California allocates $14.7 million for Pismo Beach infrastructure improvements

August 24, 2022


Millions of dollars have been approved for pavement improvements and constructing bike lanes in Pismo Beach, the California Transportation Commission (CTC) announced on Monday. In addition, the state assigned more than $86 million for infrastructure projects in Santa Barbara County.

The CTC allocated more than $2.2 billion to repair and improve transportation infrastructure throughout the state at its August meeting. The funding includes more than $1.6 billion in funding from the federal Infrastructure Investment and Jobs Act of 2021 and nearly $336 million in funding from Senate Bill 1.

“Thanks to a historic influx of federal funding and our ongoing investments powered by SB 1, California continues to make major progress in rebuilding, revitalizing and reimagining our infrastructure to support a cleaner, safer and more equitable transportation system,” said Caltrans Director Tony Tavares.

Projects approved this week in Santa Barbara and San Luis Obispo counties include:

Pismo Beach to receive $14.7 million in pavement improvements and upgrades compliant with the Americans with Disabilities Act. Project plans include curb ramps from Gracia Way to north Pismo Beach. The project also includes widening the shoulders and constructing bike lanes as complete streets elements.

In Santa Barbara County, the state approved a $25 million replacement of the San Jose Creek Bridge on Highway 101 near State Route 217 in Goleta.

North of Goleta in the Gaviota area, the state plans to spend $61 million to remove and replace the pavement on Highway 101 from south of the Gaviota Beach State Park to Old Coast Highway. The CTC also agreed to provide $550,000 to improve the water pressure at the Gaviota Safety Roadside Rest Areas on Highway 101, which will allow for the installation of a new water line between the northbound and southbound facilities.

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Just think how much infrastructure improvements could have been done with the $100 billion or so that has been flushed down the Jerry Brown Memorial Train Wreck running between two cities no one goes to on purpose. Just for perspective, that works out to something like $90 million for EACH city and the county if it had been prorated among the counties in the state by population. This dwarfs the subject “allocation”. With this kind of money, the City of SLO could paint all their pavement green.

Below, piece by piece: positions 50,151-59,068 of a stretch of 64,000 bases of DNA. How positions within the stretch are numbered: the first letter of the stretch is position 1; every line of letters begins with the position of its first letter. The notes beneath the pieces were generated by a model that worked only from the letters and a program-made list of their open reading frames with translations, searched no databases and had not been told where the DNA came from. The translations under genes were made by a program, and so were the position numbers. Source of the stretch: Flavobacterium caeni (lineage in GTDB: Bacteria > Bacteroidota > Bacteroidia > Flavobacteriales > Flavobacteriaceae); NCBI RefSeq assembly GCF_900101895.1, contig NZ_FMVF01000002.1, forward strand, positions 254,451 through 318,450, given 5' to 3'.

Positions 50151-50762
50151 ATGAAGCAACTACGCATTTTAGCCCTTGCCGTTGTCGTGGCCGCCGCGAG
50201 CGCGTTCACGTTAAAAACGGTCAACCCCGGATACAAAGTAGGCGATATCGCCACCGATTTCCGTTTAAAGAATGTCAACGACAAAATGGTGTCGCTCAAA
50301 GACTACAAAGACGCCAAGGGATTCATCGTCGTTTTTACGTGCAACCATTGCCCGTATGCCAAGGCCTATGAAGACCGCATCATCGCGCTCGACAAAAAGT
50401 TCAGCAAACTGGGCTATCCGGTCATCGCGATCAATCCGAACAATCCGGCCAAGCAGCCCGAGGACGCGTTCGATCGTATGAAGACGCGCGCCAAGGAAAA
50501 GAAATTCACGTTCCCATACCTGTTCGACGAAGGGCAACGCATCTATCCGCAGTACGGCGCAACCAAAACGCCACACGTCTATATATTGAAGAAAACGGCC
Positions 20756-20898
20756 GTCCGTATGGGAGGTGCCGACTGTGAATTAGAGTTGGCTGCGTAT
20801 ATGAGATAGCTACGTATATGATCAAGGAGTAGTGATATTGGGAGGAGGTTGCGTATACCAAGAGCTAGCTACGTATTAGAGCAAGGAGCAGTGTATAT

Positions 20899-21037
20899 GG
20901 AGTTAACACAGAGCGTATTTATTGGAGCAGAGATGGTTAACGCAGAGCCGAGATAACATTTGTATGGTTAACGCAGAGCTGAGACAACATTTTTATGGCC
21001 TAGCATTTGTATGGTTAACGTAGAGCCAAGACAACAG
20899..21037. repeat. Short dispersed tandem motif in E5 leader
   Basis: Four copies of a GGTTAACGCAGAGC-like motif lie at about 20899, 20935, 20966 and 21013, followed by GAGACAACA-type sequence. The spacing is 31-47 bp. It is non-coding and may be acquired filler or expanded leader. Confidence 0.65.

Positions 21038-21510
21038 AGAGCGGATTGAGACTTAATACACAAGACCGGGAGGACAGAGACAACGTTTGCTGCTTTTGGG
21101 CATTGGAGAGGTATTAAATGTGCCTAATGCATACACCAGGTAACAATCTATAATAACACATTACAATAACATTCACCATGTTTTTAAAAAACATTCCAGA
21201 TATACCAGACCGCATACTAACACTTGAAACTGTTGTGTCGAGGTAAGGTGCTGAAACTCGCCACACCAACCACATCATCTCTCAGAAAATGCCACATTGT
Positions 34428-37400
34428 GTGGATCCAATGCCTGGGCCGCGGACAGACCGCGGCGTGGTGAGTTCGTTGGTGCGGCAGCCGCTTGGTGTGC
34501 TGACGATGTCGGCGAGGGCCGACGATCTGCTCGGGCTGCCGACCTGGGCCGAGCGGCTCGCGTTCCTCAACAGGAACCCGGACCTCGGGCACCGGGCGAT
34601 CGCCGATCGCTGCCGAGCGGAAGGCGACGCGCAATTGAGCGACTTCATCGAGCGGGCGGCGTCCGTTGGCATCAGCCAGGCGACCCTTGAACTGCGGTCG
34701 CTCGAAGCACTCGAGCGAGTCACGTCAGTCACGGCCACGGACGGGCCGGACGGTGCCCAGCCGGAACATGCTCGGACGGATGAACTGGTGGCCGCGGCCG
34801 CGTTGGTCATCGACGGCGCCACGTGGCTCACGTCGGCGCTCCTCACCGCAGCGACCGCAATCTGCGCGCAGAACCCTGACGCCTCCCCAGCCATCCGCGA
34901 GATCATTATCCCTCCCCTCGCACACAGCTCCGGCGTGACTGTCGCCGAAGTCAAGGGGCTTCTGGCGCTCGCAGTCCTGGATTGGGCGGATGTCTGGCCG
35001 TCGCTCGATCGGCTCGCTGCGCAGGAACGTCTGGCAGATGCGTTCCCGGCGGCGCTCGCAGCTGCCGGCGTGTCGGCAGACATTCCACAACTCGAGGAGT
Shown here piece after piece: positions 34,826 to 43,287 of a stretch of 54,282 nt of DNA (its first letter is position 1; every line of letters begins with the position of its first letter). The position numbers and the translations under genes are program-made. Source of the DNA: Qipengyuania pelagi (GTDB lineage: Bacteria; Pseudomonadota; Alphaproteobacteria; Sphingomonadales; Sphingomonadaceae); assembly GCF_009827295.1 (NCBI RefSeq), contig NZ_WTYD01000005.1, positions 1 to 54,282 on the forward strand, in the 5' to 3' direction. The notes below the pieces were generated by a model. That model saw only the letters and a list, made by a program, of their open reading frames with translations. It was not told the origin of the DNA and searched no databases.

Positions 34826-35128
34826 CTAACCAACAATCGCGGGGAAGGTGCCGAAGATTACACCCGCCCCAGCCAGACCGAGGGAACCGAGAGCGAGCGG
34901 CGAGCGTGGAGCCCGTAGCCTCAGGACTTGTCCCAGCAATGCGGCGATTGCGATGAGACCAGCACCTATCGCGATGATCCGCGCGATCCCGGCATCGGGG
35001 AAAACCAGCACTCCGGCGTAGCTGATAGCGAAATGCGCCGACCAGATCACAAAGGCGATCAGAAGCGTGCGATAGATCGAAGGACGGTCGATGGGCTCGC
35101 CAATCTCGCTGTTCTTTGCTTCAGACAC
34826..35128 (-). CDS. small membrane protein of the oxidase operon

Every other first world nation in the world has high speed trains. Hell, it takes only three hours to get from London to Paris. Eleven hours to get from Paris to Rome. In the U.S. there is very little train travel.

Somehow, the U.S., the richest nation in the world, cannot afford a high speed rail system. In the south, the Koch Brothers, who are highly leveraged in fossil fuels, are actively blocking the building of trains. Shameful.

Fortunately, the neo-liberal economics that has prevailed in the U.S. since 1981 is beginning to be eclipsed by a new era of spending that will finally bring the U.S. into the 21st century, thanks to Joe Biden and his perseverance with an equally divided Congress.

Terrain dictates the route of high speed trains. Paris to London, even under the Channel, is relatively flat. That railbed begins underground nearly 3 miles from the shoreline. There is no TVG from Paris to Rome. Venice, yes, but not Rome. Those big Alps things are in the way…

It’s not that we can’t afford to build extreme tech high speed trains, even with the enormous cost associated with union graft. It’s that, one—America has a highway system that works just fine. Two—air travel that also works just fine. But passenger rail service that has lost money since just before the 2nd World War (only slightly boosted during the war for military use, but travel and fuel was very limited for civilians). Amtrak today, and from day one, has never returned a profit to the US government that runs it (our taxes BTW). The Acela from NY to Boston (you know, the high speed train that everyone said we must have?) requires an expenditure of around 1 billion dollars a year, but ticket sales cover less than a 1/5 of that.

The so-called high speed rail here in California, will never return the terrifically bloated cost of building it. One has to only simply calculate the number of people who really need to go from LA to SF every day. You may have fingers or toes left over. Never mind getting it over the San Andreas fault without the rails separating an inch every year. And do you really think the army of environmentalists will agree that a railroad is just the most natural thing to plow wide gaps through the Sierras for?

Americans, normally, are just not much in a hurry to get anywhere.

Unfortunately with all the stops our train will never get up to “high speed”.

Joe who? Even if every other country has high speed trains, there is no possibility that they paid anywhere near $210 million per mile of track to get it. So, there must be something wrong with the way the government is doing it. Most likely there are more lying politicians here that need to be paid off.

Yeah, more salary and benefit increases for every city employee, what economic downturn, city employees are getting raises………